To clarify a few things, you can sometimes access an object directly without having to create a variable. We saw how to do this with the number object, but with the string object we can’t do this. This is because the string object depends on a value in order to use it’s methods and properties.
String Object Properties
Clear your script and add this bit of code.
var str = 'This is a string';
document.write( str.length + '<br>' );
The string object doesn’t have too many useful properties. The only property you’ll ever need is the length of the string. To access the length, you use the property length. Refresh your page and you should get 16. Spaces and special characters are also included in the length.
String Object Methods
The string object has a handful of useful methods to use. We’ll go over each one in detail. Add this bit of code into your script
document.write( str.charAt( 5 ) + '<br>' );
document.write( str.concat( '<br>' ) );
document.write( str.replace( 'string', 'cupcake' ) + '<br>' );
document.write( str.slice( 0, 4 ) + '<br>' );
document.write( str.substr( 0, 4 ) + '<br>' );
document.write( str.trim() + '<br>' );
document.write( str.toUpperCase() + '<br>' );
document.write( str.toLowerCase() + '<br>' );
These are quite a bit of methods. Here’s what each one does. Like always, in order to access these methods, we use dot notation after the str variable..
- charAt() – This method returns a character in the string. To specify which character you would like returned, you simply input the number and it’ll search for it. The first character in a string is always 0. If you were to count the characters in your string, then the 5th character would be i. This is what should be outputted into the document.
- concat() – This works similar to the plus sign. It combines 2 strings together. There is no advantage to either one. It’s all preference.
- replace() – This will search for a phrase or character in the string and replace it with a new value. The first parameter is what you want to search for. The second parameter is what you want to replace it with.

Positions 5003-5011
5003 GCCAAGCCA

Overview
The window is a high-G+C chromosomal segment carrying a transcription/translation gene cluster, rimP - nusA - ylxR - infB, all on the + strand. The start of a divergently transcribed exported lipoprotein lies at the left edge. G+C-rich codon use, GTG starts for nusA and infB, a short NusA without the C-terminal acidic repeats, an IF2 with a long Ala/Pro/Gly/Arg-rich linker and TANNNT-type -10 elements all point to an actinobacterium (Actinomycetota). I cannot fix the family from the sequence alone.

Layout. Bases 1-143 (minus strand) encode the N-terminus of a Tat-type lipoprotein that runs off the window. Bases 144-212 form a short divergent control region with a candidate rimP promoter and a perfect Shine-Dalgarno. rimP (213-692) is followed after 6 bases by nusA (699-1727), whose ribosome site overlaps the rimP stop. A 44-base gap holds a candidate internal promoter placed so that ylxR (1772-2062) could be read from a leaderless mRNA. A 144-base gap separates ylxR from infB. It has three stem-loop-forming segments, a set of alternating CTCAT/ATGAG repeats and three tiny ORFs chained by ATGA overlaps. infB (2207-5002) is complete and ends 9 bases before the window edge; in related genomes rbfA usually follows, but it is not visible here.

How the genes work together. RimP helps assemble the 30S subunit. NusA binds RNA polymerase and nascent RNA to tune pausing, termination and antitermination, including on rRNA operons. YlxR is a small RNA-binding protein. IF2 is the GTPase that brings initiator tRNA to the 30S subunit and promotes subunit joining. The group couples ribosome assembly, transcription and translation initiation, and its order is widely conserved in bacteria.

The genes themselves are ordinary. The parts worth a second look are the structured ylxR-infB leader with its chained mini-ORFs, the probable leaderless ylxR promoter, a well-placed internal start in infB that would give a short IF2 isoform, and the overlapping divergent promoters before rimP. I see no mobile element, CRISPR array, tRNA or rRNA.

- slice() – This method will return a new string with a different start and finish. The first parameter accepts where you would like to start. In our case, we want to start at the beginning. The second parameter accepts the ending. In our case, we want it to end at the 4th character. So, any characters between 0 and 4 will be returned. Everything else is omitted.
- subtr() – This method almost does the same thing as the slice() method except instead of an ending, the second parameter accepts the length. So, it’ll grab characters from 0 and 4 characters after that.
- trim() – This method removes any extra white space in a string. So, if you had a string with A LOT of white space, this method will remove it for you and make it more readable.
- toUpperCase() – This method converts all the characters in a string to uppercase letters.
- toLowerCase() – This method converts all the characters in a string to lowercase letters.
After all these methods, you should get the following output.
This is a string
This is a cupcake
This is a string
THIS IS A STRING
this is a string
You’ll notice that regardless of what we do to the original string, it’s only temporarily modified. These methods will only modify the string and then return the modified version. The original is always in tact. If you wanted to update the string then you would do something like this.
str = str.toLowerCase();
So, if you want to use the modified string later, remember to save it.
There are more methods and properties out there, but these are some of the important ones. If you would like more information about the string object, then go here.